Volatile Markets 20.04.2020

Below is an article from Jason Broomer the head of team for our Square Mile portfolios on the Aegon and OldMutual Wealth investment platforms. As usual Jason mixes opportunity with caution and we agree with him that this is the right approach. Please feel free to discuss your investments with us at any time.

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We find ourselves in the midst of a striking rally in the S&P 500 which has retraced 27% since the market lows on the 23rd of March, regaining over half the losses since its peak in February. The FTSE 100 has been more pedestrian in comparison being only up 13% from its lowest point. The US government has been busy pulling together packages to help prop up businesses. Congress has released $2 trillion to help individuals and businesses directly affected by the virus and the Fed more recently has created a $2.2 trillion bundle of loans and liquidity support to help markets and businesses through these difficult times.

We are now entering the first quarter earnings season, but most investors will be expecting widespread bad news which will largely be ignored by the market. One development that seems to be supporting the market at the moment are signs that the epidemic is being suppressed. We are perhaps passing the worst here in Europe while the US appears to be approaching the peak of this outbreak. However, on a less optimistic note, what is of greater concern is the prospect of several months of stringent controls over population movement and that life will not return to normal for some time. Populations globally still remain very vulnerable to another wave of an outbreak of the virus and this is something that the authorities will continue to monitor very closely.

In our view, the catalyst for markets to have a more sustained rally from current levels is positive news on the development of therapeutic solutions to help people recover if they have been infected by this virus or, more importantly, some sort of vaccine, but that is many months away. Therefore, while markets have risen both significantly and rapidly, it is unlikely that this is anything more than a bear market rally and we can expect markets to give back some of the ground they have gained and in the short term we

remain comfortable with the cautious positioning within the portfolios.

Jason Broomer, Investment Director

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Is Now the Time to Buy?

Despite the significant recent global market crash, the anecdotal evidence suggests that investors have been investing both before and after the 2019/20 tax year end.

Whilst it is impossible to predict when the markets have bottomed or what the optimum point of entry is – the markets are considerably cheaper than they were 3 months ago – is now a good time to buy? We highlight below some data that supports some benefits of buying now.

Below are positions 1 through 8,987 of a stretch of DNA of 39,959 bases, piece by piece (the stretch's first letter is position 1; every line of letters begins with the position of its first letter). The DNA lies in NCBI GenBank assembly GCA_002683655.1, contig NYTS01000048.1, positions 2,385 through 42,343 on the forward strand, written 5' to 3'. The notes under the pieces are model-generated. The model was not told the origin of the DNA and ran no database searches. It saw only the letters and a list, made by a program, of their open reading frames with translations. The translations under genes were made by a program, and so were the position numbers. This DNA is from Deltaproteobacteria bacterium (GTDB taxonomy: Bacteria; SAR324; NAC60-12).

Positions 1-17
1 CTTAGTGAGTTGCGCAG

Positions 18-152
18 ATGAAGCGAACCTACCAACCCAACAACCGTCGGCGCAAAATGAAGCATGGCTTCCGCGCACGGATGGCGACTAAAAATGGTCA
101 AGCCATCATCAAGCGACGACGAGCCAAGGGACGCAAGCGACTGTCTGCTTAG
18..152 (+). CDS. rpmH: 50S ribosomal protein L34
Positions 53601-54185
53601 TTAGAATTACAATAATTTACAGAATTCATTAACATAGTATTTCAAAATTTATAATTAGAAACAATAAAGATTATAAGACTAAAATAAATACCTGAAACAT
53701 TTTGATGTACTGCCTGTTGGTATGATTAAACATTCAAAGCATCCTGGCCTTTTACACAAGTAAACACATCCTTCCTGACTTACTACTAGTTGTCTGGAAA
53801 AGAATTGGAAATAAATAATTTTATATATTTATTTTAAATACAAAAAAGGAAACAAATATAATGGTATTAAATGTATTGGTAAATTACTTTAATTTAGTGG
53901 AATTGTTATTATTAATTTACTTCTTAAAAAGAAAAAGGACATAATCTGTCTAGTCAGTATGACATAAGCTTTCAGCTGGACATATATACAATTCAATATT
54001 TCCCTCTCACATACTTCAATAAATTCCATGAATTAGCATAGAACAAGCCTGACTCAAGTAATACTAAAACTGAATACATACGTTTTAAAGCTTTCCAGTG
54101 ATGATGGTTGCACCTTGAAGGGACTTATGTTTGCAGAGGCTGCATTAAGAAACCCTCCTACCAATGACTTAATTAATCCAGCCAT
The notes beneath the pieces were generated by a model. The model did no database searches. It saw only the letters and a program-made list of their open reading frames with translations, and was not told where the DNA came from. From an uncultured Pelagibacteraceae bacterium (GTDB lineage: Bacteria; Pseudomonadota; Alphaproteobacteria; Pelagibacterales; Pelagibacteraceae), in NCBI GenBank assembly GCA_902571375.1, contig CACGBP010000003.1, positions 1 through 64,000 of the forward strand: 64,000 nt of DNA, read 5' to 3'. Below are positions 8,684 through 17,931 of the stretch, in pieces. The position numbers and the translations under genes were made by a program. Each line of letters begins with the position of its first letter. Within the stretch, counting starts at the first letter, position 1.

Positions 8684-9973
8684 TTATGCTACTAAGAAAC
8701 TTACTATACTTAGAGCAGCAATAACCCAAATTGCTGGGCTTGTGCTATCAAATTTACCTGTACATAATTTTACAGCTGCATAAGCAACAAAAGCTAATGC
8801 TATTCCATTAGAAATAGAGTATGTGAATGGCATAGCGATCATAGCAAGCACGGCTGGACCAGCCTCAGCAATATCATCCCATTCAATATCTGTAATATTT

Investing for the long term

January to March 2020 was the second worst performing quarter for the FTSE 100 since 1985. The FTSE 100 was down 23.8% and only in the last 3 months of 1987 when the FTSE fell 27% have we seen a more significant drawdown.

Given this huge fall, many investors may think it’s best to take their money out of the market, with an alternative often being the high street bank. However, the emergency cut in interest rates by the Bank of England to 0.1% (£1 in interest for every £1000 of savings) means that while this may seem like a safer option in the short term, you will get very little return. It is also likely that interest rates will remain low for the foreseeable future.

Sticking with investments over the long term may be a better option. The chart below highlights the three worst quarters (excluding this quarter) for the FTSE 100. The subsequent two years shows actual returns in excess of 30% and on all three of these occasions you would have made back money that you lost in the worst quarter. This shows that if you are already invested, there is argument for sticking with it and if you are not then today might be a good time to invest.

Source: FE Analytics.

Some caution should be applied though – past performance is no guarantee of future performance and this pandemic is nothing that markets have seen before. At this point in time we do not know when we will get back to normality and the longer-term impact isolation will have. For instance, will people continue to pay for expensive gym memberships when they can go for a run, or follow Joe Wicks on You Tube for free?

Overall, history would suggest that if you have the ability to invest, then you will be able to make money over the long term and today might be a good time to buy. However, a number of unknowns means that markets may fall further before they bounce back and consideration should be given to your personal circumstances.

Once again, if you do decide to invest, our portfolios whether with Square Mile or with specialist discretionary fund managers are properly diversified across different sectors and asset types. It is a particularly good time to consider regular savings.

Please follow government guidelines and keep safe!

Simon Ludden

Managing Director

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